no longer be crossed as a result. It would not be reopened until 22nd December 1989,
under the pressure of the crowd.
Wall
 To prevent mass immigration by East Germans to the west side of the city, the GDR
authorities erected a barbed wire curtain between East Berlin and West Berlin in the
night of 12 to 13 August 1961.
The Berlin Wall, named the “Wall of Shame” by the West, which was initially just
breeze-blocks topped with barbed wire, grew over the years to become a genuine
defense system, a double wall between which stood a death zone.
Le Mémorial de Caen – Educational department
During the night of 9 to 10 November 1989, the Berlin Wall, after ripping the city in
two and separating families for 38 years, fell at last under popular pressure.
West Berlin
 The blockade of the western sector of the city by the Soviets in 1948 was the first major crisis
of the Cold War. It would require all the ingenuity of the Berlin airlift by the West to bring the
blockade to an end. The creation of two Germanys in 1949 transformed the sectors of Berlin
into two fronts – according to ideology, that of the “Free World” on one side, and that of the
“Anti-Fascist World” on the other. But the western side seemed more welcoming and many
East Berliners took refuge there.
During the Cold War, West Berlin shed itself of its inhabitants, in spite of efforts to support
and promote the enclave. Despite everything, until the end the city remained extremely
attractive, an advance post presenting the best of western culture and consumerism. The
Berlin Philharmonic Orchestra and the KaDéWé (a major store in the west, a temple to
consumption) were symbolic of this.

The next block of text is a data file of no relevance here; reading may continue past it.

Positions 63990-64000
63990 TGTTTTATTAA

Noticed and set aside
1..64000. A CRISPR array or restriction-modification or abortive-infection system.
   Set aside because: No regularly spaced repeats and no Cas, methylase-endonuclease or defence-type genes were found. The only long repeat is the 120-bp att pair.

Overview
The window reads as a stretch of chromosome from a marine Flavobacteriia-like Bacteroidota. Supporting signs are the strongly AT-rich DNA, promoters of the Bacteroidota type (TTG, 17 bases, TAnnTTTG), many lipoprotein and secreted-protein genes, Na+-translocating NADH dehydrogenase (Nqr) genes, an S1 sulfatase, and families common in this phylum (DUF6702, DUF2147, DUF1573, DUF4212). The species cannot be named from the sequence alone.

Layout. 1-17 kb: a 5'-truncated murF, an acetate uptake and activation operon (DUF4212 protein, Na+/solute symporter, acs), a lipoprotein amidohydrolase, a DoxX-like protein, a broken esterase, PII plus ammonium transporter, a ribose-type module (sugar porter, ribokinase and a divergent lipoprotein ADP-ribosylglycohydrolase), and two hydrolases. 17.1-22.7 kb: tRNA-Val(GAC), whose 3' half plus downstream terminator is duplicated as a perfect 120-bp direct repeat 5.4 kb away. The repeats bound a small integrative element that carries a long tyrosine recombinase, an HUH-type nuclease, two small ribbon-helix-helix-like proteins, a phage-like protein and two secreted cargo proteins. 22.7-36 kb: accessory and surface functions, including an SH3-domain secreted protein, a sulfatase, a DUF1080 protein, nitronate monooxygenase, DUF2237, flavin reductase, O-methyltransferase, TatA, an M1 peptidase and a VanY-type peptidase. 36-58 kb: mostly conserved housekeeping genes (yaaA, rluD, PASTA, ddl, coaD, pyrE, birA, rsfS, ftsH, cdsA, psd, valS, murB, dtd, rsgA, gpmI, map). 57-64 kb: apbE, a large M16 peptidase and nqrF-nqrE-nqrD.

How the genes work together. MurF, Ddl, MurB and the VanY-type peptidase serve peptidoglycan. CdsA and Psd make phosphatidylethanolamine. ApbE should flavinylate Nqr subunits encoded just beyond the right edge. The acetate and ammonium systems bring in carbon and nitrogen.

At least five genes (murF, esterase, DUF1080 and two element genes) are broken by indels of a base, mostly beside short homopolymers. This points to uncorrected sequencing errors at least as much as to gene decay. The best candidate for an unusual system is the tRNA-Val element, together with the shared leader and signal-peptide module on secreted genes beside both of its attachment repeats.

East Berlin
 In 1949, Berlin became the capital of a regime that would prove to be the "best student" in
the Soviet Bloc. The East German leaders struggled to return the city to its pre-war lustre.
Reconstruction was very slow. Nevertheless, in the 1960s, the emblematic constructions of
socialism, articulated around Alexanderplatz, "Red Square," flourished in East Germany.
Check point Charlie
 Check point Charlie is the most famous of the Berlin border posts. Located on Friedrich
Strasse, in the city centre, it once connected the Mitte district (Soviet sector) to the
Kreuzberg district (American sector). It was reserved for foreign tourists, soldiers and
diplomats.
KaDeWe
 Originally founded in 1905, the Kaufhaus des Westens (English "Department Store of
the West”, usually abbreviated to KaDeWe), is a department store in Berlin. The store
is located on Tauentzienstraße, a major shopping street, near the center of the former
West Berlin. During the Cold War, "KaDeWe" became a symbol of the regained
economic power of West Germany, as well as emblematic of the material prosperity
of West Berlin versus that of the East.
Le Mémorial de Caen – Educational department